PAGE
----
Don’t expect state bailout, governor tells Ag Hall board
On his way to throwing the ceremonial first pitch before Monday’s Royals vs. White Sox game at Kauffman Stadium, Kansas Gov. Sam Brownback paid a visit to the National Agricultural Center and Hall of Fame.
As the guest speaker of the Ag Hall’s Board of Governors annual meeting reception, Brownback was on hand to show his support. But he made it clear such support would not come by way of a handout from the Statehouse.
“I will certainly be as supportive as I can. Don’t look for a lot of money out of the state, ’cause we’re cutting budgets,” Brownback said to the roomful of Ag Hall governors and supporters. “We just are at strained levels and so much of anything that we do, so much of our money goes into the healthcare now, particularly on Medicaid … so that resource (from the government) is going to be difficult to have.”
Brownback said the strain on the state government’s pocketbook wouldn’t end anytime soon, projecting a time period of five to 10 years before it eases. Still, he noted the Ag Hall’s importance to agriculture, not just locally, but globally, as well; not just in the past, but in the future.
“And not even just looking back, but looking forward, agriculture is a critical part of what this country and the world’s going to be about,” Brownback said. “We’re going to be growing more of our fuel in the future instead of digging it out of the ground and having it fossilized … and that technology and that development and that industry is centered here.”
Even without the state’s financial support, Brownback said he was confident the Ag Hall would put its financial difficulties behind itself and stay afloat.
“You are uniquely positioned, you have a wonderful heritage, you’ve got a nice location right here next to Kansas City, which is really the hub of agriculture for the country … But you’ve got to put the pieces together and you’ve got to raise the resources to be able to do it,” he said.
Some of those pieces, Brownback said, would include finding ways to be competitive with other nonprofit organizations and looking for ways to bring out the “wow factor” of the Ag Hall’s exhibits and events.
“It’s like your first hot fudge sundae,” Brownback said, using the metaphor to describe what he said was the delicious experience of attending the Symphony in the Flint Hills, an annual outdoor summer concert. “But you’ve got to do that anymore because people have limited amount of time and they expect to be wowed, ’cause the competition wows them. And if it doesn’t do that, it doesn’t work.”
Brownback opened the floor for comments or questions. Joe Steineger, newly elected as chairman of the board of governors earlier in the day, asked whether Brownback thought there was any help to be found from the federal government, since the state’s hands were tied.
“We’re in a period of struggle where we’re going to have a hard time making this place keep going,” Steineger said. “I was wondering if you thought if we put a delegation together of Missouri people, Kansas people all around this area, ’cause it is the National Agricultural Hall of Fame, if we could approach the Congress and sell them on the idea of some seed money, whereby we could create a auditorium or such here that would enable us to do horse shows and cattle shows and concerts … things like that that would make us become self-sufficient.”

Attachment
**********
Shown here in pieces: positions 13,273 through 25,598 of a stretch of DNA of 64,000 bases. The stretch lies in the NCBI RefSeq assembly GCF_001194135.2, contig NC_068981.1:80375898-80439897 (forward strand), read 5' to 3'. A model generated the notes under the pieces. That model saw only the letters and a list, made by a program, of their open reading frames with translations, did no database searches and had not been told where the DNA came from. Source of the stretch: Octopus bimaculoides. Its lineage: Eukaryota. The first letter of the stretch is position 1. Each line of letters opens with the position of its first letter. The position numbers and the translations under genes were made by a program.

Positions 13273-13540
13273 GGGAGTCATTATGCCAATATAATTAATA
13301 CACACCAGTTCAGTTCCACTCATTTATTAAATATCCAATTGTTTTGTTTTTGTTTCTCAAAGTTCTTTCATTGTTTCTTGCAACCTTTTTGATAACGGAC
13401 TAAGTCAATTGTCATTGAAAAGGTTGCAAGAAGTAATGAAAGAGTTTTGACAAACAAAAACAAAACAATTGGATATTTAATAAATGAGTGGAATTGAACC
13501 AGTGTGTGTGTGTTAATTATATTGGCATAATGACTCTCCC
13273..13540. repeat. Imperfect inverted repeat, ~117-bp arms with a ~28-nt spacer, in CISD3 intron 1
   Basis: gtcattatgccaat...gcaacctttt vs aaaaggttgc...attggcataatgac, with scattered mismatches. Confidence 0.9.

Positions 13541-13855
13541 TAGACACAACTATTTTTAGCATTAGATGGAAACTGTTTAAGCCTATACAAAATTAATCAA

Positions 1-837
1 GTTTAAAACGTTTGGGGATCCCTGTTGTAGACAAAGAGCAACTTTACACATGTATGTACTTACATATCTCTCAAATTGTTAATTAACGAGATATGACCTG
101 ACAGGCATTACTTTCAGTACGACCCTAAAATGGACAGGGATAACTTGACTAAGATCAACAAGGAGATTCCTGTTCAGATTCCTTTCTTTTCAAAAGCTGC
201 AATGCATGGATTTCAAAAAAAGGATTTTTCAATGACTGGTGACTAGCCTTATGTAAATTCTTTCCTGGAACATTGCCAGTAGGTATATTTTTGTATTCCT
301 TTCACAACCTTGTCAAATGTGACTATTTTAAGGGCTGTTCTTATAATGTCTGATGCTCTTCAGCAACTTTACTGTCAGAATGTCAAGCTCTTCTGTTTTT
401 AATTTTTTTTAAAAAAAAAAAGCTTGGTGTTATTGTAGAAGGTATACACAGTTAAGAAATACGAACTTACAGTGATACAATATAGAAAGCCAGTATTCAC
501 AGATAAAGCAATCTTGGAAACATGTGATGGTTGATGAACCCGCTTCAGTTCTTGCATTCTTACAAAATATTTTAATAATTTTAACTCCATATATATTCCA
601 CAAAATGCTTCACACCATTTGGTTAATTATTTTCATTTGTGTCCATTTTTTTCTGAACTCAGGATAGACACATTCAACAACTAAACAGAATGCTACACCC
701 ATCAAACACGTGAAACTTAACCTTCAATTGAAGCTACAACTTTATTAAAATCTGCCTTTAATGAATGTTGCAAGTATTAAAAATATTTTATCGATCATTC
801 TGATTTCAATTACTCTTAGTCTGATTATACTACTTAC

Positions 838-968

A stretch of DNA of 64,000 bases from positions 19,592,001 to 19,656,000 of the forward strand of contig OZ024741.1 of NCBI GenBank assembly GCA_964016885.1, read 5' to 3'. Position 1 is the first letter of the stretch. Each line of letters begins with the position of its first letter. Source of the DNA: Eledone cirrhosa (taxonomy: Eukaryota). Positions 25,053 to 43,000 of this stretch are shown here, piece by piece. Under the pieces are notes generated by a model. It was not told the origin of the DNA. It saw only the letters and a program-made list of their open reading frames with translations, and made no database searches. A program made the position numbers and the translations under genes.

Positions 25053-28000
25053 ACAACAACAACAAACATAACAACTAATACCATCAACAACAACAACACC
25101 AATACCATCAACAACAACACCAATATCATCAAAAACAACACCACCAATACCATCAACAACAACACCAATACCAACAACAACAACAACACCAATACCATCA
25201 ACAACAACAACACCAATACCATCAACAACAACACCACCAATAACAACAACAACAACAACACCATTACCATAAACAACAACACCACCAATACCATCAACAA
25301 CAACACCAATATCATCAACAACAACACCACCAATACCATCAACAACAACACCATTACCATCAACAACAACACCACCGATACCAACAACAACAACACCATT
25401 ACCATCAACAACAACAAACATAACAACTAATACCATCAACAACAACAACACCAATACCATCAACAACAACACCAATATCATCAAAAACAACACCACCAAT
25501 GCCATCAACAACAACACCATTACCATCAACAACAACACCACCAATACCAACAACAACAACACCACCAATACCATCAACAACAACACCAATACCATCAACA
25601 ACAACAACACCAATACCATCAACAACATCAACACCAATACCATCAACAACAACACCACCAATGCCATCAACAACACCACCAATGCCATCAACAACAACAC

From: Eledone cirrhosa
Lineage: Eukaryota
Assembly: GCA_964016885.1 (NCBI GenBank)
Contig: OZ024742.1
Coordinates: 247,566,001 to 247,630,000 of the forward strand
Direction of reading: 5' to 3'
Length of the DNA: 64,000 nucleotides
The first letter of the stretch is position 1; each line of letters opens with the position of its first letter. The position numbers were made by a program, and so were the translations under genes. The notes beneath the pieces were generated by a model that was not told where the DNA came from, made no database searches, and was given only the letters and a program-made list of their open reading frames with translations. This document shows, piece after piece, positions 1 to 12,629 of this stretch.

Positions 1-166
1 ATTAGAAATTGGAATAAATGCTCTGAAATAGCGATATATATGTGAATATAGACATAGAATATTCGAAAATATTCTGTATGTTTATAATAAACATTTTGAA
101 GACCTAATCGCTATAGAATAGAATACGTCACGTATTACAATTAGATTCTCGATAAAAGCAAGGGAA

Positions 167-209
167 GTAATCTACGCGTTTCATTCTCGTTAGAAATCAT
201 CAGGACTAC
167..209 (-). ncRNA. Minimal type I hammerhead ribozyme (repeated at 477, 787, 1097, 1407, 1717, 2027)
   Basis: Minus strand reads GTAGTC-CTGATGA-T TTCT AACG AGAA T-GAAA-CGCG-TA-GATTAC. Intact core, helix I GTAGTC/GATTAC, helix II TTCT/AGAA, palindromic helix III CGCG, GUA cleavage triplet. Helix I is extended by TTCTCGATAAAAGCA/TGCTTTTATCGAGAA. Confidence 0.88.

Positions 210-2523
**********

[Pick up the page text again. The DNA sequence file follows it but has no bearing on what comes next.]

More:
But Brownback, who had served more than a decade in Washington before becoming governor in January, was quick to stamp that idea out. He noted the federal government was in an even worse situation financially than the Ag Hall’s home state.
“Joe, I just I wouldn’t want to encourage you on that right now,” he said. “Congress is looking to cut $2 to $4 trillion dollars out of their budget within the next 10 years … Something might happen, you might be able to do that. I think most people would say, you know, ‘Are you not reading the papers?’ … The federal government is way overspent, and everything, everything is to try to pull it down.”
Instead of setting their sights on state or federal funding, Brownback suggested Ag Hall officials consider partnering with farm shows like the American Royal in Kansas City, Mo. Leasing the land as a site for some of the area’s larger farm-related events, Brownback said, might help to bring in needed attendees to the center and, subsequently, those needed dollars.
Steineger presented Brownback with a plaque recognizing him as an honorary member of the Ag Hall Board of Governors. Steineger said he wasn’t surprised by Brownback’s comments given the economy and was, more than anything, just happy to have the governor on the Ag Hall grounds.
“I was thrilled he was here,” Steineger said. “I seem to agree with everything he said. He’s got a really tough job … trying to cut the budget and do all the things he has to do. I feel for him, I know it’s hard to do.”